Lawrence did have the facts on its side. When Fain came to arrest Andrew Reeder, no one abused him. Reeder declined to go, but Fain then parted still untroubled. He came back to Lawrence the next day, a fresh warrant in hand, and once again left unharmed. Everyone in town knew that and probably few people in Kansas could have missed the difference between Fain’s work and Samuel Jones’, the latter of whom did see armed resistance until he brought in the Army and subsequently caught a bullet in the back.

J.B. Donaldson’s Army

Wilson Shannon

Wilson Shannon

 

The latest invasion of Kansas by proslavery forces aimed at the free state headquarters of Lawrence could claim federal imprimatur. Governor Shannon declared he would not stand in its way, as Lawrence faced only a posse gathered under the authority of the federal district court to serve out its warrants. The hundreds of armed men converging on the town didn’t look much like a posse to anybody else, but this time Shannon hadn’t done anything to make himself responsible for its formation. Instead, that distinction went to J.B. Donaldson (or Donelson), the United States Marshal.

Donaldson could have reasonable apprehensions about serving process in Lawrence; the last person who came in unasked to do that job got shot. Nobody can fault a person for wanting some safety while carrying out a dangerous task. If Donaldson wanted extra protection, he could deputize people formally or informally to watch his back. The Marshal did just that, issuing a proclamation to the people of Kansas on May 11, 1856. He reminded them that he had warrants from the district court, which he had to execute. When he sent a deputy, Fain, to get that done, his deputy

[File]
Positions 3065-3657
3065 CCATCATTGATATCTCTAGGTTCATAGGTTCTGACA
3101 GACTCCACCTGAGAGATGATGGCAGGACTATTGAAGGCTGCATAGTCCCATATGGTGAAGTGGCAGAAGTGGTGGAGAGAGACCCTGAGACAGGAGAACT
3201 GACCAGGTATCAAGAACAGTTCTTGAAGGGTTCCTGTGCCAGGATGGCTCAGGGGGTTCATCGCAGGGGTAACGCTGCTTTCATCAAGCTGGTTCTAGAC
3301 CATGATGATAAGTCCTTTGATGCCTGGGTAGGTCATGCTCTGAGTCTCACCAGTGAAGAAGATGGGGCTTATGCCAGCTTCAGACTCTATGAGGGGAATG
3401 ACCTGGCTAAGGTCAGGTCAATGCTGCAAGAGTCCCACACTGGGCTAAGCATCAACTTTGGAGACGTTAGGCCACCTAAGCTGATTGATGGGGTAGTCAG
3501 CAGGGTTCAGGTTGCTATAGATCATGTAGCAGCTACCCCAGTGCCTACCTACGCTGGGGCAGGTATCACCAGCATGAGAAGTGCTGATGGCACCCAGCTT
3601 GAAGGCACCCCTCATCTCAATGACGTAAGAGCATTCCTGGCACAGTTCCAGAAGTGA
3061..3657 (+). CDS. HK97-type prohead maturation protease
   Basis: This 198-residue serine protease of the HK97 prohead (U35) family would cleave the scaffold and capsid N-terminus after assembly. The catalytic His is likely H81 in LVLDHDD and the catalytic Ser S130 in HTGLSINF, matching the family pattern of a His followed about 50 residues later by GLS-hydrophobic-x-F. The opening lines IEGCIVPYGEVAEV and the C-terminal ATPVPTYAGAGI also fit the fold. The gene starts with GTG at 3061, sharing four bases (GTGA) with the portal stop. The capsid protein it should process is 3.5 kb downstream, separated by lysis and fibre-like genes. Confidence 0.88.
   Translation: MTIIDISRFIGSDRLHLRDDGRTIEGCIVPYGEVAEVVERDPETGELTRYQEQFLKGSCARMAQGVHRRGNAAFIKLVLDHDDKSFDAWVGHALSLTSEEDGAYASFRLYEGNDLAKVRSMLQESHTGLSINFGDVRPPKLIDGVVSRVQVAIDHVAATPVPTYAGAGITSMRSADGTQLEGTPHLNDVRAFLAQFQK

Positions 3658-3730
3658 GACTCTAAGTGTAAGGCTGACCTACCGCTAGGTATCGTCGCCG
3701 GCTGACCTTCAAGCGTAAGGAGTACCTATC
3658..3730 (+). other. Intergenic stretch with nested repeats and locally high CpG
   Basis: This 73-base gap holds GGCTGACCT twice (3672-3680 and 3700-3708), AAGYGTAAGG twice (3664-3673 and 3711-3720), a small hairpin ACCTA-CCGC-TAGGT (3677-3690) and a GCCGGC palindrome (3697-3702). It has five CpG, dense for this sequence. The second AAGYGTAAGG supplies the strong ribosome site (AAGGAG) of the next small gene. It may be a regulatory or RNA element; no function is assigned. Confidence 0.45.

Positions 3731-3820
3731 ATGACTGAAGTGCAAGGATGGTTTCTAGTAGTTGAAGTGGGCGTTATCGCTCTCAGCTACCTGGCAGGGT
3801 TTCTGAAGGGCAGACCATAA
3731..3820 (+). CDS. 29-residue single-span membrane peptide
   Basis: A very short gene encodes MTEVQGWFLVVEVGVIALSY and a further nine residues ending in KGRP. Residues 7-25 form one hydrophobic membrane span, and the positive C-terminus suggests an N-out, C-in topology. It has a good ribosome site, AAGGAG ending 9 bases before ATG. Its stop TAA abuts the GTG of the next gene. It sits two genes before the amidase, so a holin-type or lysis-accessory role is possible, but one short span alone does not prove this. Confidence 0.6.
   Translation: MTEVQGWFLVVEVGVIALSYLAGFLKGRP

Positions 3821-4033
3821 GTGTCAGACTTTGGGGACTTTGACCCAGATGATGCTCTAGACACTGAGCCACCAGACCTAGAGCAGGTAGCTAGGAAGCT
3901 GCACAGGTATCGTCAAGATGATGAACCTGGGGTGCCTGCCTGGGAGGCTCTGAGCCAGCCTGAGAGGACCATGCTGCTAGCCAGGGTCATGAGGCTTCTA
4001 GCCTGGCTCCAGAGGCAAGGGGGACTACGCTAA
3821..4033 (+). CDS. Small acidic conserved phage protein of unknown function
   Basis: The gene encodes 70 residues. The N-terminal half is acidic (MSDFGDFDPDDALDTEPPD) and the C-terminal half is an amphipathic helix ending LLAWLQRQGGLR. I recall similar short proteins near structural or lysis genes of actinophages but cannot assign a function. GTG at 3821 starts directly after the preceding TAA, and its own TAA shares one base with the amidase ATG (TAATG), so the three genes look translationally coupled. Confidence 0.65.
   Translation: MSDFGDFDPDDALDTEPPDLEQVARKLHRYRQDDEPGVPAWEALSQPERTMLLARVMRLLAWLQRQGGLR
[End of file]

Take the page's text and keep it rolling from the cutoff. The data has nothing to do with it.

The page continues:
was evidently resisted by a large number of the citizens of Lawrence, and there is every reason to believe that any attempt to execute these writs will be resisted by a large body of armed men

Donaldson didn’t mention Jones and his shooting, but no large group of men with guns had confronted Fain. At best, he entered a room with thirty people inside and tried to arrest Andrew Reeder. Reeder told him to get lost, which Fain then did. The Howard Committee might have provided a hostile audience to Fain, but they decided that they had no power to intervene in his business. I’ve found no reference to the deputy otherwise facing serious threats. A group of men did turn out to frustrate Jones until he got a detachment of the 1st Cavalry as bodyguards, but Donaldson specifies that the deputy Marshal, not the Sheriff, had trouble.